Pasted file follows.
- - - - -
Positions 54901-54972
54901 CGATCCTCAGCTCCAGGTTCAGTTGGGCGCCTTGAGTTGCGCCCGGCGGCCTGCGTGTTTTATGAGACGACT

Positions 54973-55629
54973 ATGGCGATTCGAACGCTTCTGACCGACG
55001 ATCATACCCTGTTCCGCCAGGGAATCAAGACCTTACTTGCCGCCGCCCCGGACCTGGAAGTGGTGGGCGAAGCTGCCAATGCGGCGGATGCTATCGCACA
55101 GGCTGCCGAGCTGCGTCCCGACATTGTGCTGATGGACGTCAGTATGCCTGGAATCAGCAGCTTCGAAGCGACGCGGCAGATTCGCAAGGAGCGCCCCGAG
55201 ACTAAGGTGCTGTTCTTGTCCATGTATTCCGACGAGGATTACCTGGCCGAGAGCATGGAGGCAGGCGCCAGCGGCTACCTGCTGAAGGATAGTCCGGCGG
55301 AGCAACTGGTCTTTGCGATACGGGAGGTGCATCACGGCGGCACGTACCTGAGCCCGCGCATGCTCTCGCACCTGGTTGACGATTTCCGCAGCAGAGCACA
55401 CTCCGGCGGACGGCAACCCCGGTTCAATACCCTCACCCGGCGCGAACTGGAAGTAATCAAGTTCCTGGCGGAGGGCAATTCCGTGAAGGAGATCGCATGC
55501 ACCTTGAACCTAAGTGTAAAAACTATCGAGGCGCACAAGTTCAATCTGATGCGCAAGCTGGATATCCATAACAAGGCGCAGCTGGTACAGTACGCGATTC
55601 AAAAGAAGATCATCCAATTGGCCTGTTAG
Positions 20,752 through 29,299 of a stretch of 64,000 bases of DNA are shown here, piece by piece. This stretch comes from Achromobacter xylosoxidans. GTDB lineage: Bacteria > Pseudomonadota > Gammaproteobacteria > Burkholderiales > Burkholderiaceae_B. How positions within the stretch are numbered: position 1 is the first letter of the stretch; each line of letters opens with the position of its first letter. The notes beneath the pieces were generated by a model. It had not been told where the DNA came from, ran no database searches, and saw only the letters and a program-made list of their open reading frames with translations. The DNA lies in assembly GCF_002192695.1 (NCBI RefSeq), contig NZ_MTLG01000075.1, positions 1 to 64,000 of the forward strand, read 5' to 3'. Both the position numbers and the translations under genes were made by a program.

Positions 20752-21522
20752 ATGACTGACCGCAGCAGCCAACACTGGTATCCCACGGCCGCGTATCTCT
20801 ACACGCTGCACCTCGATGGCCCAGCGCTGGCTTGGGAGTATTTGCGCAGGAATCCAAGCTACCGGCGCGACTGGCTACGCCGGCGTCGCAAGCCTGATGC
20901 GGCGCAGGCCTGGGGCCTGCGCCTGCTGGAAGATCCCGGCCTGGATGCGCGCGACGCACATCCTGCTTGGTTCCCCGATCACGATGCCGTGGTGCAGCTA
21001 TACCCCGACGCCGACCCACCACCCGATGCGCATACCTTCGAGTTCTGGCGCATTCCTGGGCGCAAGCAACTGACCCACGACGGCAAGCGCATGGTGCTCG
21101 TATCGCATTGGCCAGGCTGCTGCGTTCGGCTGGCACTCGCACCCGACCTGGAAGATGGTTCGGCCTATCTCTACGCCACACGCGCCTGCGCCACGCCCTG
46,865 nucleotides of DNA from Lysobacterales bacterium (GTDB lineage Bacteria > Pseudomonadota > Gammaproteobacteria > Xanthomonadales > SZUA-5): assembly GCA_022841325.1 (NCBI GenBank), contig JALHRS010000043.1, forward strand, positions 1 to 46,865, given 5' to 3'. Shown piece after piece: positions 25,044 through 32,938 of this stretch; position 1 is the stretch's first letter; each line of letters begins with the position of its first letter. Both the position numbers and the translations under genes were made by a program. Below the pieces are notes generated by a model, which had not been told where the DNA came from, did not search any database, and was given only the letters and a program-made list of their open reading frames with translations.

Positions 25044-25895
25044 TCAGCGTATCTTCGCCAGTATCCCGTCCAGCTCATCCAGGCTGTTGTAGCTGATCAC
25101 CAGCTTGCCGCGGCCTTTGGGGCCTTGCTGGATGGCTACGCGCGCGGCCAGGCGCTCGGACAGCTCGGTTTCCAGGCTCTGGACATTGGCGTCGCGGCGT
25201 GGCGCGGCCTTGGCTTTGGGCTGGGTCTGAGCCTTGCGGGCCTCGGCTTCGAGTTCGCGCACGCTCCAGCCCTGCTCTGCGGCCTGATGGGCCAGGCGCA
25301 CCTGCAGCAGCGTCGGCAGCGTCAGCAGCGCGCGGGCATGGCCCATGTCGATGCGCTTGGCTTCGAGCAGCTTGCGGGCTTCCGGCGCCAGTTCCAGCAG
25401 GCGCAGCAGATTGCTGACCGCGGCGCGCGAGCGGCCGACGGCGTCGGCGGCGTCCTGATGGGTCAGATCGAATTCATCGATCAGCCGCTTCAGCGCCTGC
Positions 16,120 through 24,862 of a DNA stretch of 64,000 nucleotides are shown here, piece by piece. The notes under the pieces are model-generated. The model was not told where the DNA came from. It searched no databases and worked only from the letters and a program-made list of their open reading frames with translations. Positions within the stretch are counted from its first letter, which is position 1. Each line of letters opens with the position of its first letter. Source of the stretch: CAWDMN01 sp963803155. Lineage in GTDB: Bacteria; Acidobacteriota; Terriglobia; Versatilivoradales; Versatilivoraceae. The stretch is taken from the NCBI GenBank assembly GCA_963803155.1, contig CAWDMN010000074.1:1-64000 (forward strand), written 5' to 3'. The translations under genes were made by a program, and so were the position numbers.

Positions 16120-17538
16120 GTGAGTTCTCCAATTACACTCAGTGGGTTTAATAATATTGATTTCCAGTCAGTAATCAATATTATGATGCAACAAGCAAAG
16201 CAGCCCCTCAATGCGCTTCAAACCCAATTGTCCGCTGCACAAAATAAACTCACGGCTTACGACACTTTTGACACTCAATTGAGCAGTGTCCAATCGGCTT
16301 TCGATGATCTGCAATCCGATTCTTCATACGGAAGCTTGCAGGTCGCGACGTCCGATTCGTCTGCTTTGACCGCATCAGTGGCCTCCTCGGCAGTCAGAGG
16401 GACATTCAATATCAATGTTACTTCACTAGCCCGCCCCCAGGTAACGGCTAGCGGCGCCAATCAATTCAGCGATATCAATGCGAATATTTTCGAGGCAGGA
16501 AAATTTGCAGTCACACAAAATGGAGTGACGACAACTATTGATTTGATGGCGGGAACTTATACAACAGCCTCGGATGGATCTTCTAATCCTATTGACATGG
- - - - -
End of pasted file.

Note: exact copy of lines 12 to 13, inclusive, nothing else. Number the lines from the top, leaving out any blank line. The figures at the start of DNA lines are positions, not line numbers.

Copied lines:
Positions 20,752 through 29,299 of a stretch of 64,000 bases of DNA are shown here, piece by piece. This stretch comes from Achromobacter xylosoxidans. GTDB lineage: Bacteria > Pseudomonadota > Gammaproteobacteria > Burkholderiales > Burkholderiaceae_B. How positions within the stretch are numbered: position 1 is the first letter of the stretch; each line of letters opens with the position of its first letter. The notes beneath the pieces were generated by a model. It had not been told where the DNA came from, ran no database searches, and saw only the letters and a program-made list of their open reading frames with translations. The DNA lies in assembly GCF_002192695.1 (NCBI RefSeq), contig NZ_MTLG01000075.1, positions 1 to 64,000 of the forward strand, read 5' to 3'. Both the position numbers and the translations under genes were made by a program.

Positions 20752-21522